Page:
taskd is a lightweight, secure server providing multi-user, multi-client access to task data. This allows true syncing between desktop and mobile clients.
taskd is available in the AUR asAUR and AUR.
Once taskd is installed, you need to set it up. The first step is to
(otherwise you need to append
--data /var/lib/taskd to every taskd command).
Next, edit the
/usr/share/doc/taskd/pki/vars file. The
CN= line must either match the server's hostname or IP address, depending on how you connect. Once the file is edited to your heart's content, change to the directory
/usr/share/doc/taskd/pki/ and run
./generate. This will create selfsigned certificates for your server. Copy all generated *.pem-files to
/var/lib/taskd. Note that at least the ca.cert.pem must remain in the pki folder for the user-certificate generation later on.
Now you need to configure the taskd config. This can be done by either using
taskd config or editing
taskd config --force client.cert $TASKDDATA/client.cert.pem taskd config --force client.key $TASKDDATA/client.key.pem taskd config --force server.cert $TASKDDATA/server.cert.pem taskd config --force server.key $TASKDDATA/server.key.pem taskd config --force server.crl $TASKDDATA/server.crl.pem taskd config --force ca.cert $TASKDDATA/ca.cert.pem
Additionally you should change where taskd logs to, since the default is /tmp/log. This can be done by running
touch /var/log/taskd.log chown taskd:taskd /var/log/taskd.log taskd config --force log /var/log/taskd.log
The last step is to set taskd's server name, which must be the same as the one used in the certificates:
taskd config --force server servername:port. Note that taskd has no default port and it must be set manually.
Adding a user in taskd
taskd knows about groups and users, and each user must be in a group. The group- and usernames can be whatever you want.
taskd add org group taskd add user group username
Note the key the last command returns, the user will need it to synchronize.
Make sure new group and user are readable by user taskd.
chown -R taskd:taskd /var/lib/taskd/orgs
/usr/share/doc/taskd/pki/ and run
This will return username.cert.pem and username.key.pem.
The username.key.pem, username.cert.pem and ca.cert.pem must be added to the user's
Once the *.pem files are added to
~/.task, they must be added to the task config, along with the servername and unique ID.
task config taskd.certificate ~/.task/username.cert.pem task config taskd.key ~/.task/username.key.pem task config taskd.ca ~/.task/ca.cert.pem task config taskd.server servername:port task config taskd.credentials group/username/key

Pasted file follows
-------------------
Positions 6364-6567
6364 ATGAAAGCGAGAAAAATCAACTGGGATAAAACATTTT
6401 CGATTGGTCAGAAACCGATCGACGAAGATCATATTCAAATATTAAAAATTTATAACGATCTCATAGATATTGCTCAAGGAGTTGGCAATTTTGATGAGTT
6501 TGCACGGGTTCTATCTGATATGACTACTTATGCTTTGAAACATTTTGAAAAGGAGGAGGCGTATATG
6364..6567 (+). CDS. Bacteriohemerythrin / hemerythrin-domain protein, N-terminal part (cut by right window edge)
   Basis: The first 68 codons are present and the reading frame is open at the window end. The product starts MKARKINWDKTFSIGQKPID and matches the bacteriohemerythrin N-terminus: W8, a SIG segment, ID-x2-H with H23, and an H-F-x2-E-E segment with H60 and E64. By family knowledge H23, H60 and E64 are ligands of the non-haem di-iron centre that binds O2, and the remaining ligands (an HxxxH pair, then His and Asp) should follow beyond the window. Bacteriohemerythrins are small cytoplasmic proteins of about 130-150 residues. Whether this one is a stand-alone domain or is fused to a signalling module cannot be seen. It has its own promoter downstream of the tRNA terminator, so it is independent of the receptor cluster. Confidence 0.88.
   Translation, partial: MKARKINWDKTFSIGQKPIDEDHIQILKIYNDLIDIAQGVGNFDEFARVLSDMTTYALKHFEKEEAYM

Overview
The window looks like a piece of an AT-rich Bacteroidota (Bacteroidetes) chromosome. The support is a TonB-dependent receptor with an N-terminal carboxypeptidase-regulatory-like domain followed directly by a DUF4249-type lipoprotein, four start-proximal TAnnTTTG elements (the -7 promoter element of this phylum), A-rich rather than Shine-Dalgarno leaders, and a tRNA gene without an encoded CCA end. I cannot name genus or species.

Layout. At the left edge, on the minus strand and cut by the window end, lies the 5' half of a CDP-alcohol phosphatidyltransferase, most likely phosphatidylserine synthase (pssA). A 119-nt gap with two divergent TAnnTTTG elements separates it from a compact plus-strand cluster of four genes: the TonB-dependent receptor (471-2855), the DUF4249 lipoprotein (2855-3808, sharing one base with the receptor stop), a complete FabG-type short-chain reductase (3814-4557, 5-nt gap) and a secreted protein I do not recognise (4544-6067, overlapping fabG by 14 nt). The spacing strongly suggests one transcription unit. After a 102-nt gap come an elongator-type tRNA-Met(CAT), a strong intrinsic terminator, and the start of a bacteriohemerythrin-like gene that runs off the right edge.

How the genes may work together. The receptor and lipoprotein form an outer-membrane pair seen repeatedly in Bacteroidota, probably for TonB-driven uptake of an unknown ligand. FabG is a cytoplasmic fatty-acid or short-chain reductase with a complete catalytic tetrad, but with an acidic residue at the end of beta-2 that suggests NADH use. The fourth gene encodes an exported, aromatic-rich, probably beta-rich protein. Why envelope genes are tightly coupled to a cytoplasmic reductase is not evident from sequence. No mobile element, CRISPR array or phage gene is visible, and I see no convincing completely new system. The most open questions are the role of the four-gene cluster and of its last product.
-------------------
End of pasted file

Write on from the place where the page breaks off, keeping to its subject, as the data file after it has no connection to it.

After you're done, check the config file. task likes to escape slashes.
After running a
task sync init, the user is able to synchronize taskwarrior whereever pleased.
Using the Android Taskwarrior app
Before you even download the android app, you need to create a folder. On your external storage (or if you only have an internal one, then there) create the folder
Android/data/kvj.taskw/files/key where "key" is the same as the key given when creating the user in taskd. Then add the username.key.pem, username.cert.pem and ca.cert.pem files to that folder. Create a new file in that folder called
.taskrc.android. It should look like this:
taskd.server=servername:port taskd.credentials=group/username/key taskd.certificate=username.cert.pem taskd.key=username.key.pem taskd.ca=ca.cert.pem
Ensure that the config file
.taskrc.android has a newline at the end. Otherwise, it will not be parsed correctly.
Now download the app and start it. When adding a profile, choose the datafolder you just created. Taskwarrior should now sync and work as expected.
Should the server be unreachable but running, it bound itself to an IPv6 address. You can force IPv4 by adding
/var/lib/taskd/config. Restart taskd afterwards.
If the server responds with a "Bad Key" error even though you just generated them, check the permissions of the created folders (everything in
/var/lib/taskd/ and subfolders). taskd doesn't set it's own uid / gid, so those folders must be manually chowned to taskd.
taskd.service fails to start on boot
In case your systemd unit for taskd fails to start on boot you can add a delay for this particular unit by adding a systemd timer.
/etc/systemd/system/taskd.timer file. It may look like this:
[Unit] Description=Start taskd.service after fixed amount of time [Timer] OnStartupSec=10 Unit=taskd.service [Install] WantedBy=multi-user.target
taskd.service and enable